This win sets up a matchup between No. 3 Michigan State and Providence on Sunday night, which means that Denzel Valentine and Kris Dunn — the two best players in the country, sorry Ben Simmons — will be going head-to-head.

Oh. Hell. Yes.

No. 14 Cal goes 0-2 in Las Vegas Invitational

Jaylen Brown
AP Photo/Ben Margot
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After midnight on the east coast on Thanksgiving, No. 14 Cal blew a 15 point second half lead against San Diego State, allowing the Aztecs to use a 30-6 run to put away the game and advance to the final of the Las Vegas Invitational. That’s the same San Diego State team had scored 43 points in a loss to Arkansas-Little Rock last week.

Not 24 hours later, the Golden Bears were shredded defensively by the Richmond Spiders, losing 94-90 in the consolation game of a four-team tournament they were considered to be the heavy favorite in.

It’s a disappointing two-game stretch for Cal, who entered the season as a Pac-12 favorite and had looked the part for the first four games of the season.

And the issue appears to be on the defensive end of the floor.

Richmond is a good Atlantic 10 team. Terry Allen and Marshall Wood are high-major big men, Shawn’Dre Jones is a jitterbug at the point and Chris Mooney runs a Princeton-esque system that is very difficult to prepare for without a day in-between games. So it’s not really surprising that the Spiders gave Cal a fight.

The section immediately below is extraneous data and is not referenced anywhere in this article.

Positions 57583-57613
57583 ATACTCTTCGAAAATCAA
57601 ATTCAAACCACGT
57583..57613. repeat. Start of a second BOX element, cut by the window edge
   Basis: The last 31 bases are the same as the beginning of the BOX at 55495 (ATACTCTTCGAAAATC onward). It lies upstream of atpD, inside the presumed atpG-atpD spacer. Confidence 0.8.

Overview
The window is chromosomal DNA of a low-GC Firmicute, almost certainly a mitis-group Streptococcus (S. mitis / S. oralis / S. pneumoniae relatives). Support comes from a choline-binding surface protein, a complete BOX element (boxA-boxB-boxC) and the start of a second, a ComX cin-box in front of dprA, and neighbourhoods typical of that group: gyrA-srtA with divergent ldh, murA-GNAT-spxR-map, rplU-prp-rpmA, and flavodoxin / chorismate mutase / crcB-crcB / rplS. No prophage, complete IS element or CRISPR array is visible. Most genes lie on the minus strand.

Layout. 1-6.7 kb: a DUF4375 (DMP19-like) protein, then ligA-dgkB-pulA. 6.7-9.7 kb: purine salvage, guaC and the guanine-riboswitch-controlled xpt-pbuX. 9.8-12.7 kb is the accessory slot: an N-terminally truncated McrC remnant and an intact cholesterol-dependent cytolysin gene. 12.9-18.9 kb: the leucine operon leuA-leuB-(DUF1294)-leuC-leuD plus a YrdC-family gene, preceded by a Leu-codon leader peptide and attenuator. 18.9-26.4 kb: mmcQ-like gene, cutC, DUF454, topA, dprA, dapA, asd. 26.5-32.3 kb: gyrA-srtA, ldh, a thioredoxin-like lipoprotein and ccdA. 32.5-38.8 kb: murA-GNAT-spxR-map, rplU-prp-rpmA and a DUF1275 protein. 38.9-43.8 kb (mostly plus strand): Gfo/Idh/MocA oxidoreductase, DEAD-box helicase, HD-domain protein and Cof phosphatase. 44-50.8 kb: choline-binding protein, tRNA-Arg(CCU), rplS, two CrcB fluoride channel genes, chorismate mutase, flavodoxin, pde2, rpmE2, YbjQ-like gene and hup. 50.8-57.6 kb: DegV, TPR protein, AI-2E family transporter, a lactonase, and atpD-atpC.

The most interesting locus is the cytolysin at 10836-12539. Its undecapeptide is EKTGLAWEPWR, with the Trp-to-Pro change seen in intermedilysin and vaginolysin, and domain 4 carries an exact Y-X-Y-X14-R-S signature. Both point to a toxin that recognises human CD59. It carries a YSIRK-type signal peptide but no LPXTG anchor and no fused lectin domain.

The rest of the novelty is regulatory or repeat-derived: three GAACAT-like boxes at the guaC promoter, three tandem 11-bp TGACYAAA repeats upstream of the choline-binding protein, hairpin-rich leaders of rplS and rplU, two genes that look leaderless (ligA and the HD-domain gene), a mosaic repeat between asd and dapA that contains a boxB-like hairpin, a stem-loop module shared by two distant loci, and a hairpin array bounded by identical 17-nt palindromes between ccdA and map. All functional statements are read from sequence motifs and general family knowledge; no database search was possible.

But 94 points?

On the heels of giving up 44 points in the second half against the offensively-challenged Aztecs?

That’s a problem, one that I’m sure that Cuonzo Martin is going to address this week in practice. Martin has managed to put together a roster that is build for small-ball, with four talented perimeter players surrounding a first round pick in the post. But that’s not the style that he’s known for. Martin played his college ball at Purdue in the Gene Keady days. He cut his teeth as a head coach at Missouri State in the Missouri Valley. His team’s at Tennessee were known for being tough and physical defensively.

That’s how Martin coaches, which is part of the reason Cal had such hype entering the year.

The talents of Tyrone Wallace, Jaylen Brown, Ivan Rabb, Jabari Bird and Jordan Mathews on a team with a coach that gets teams to defend the way Martin does? It’s no surprise that pundits would be optimistic.

But as of now, they have some work to do defensively if they want to live up to that hype.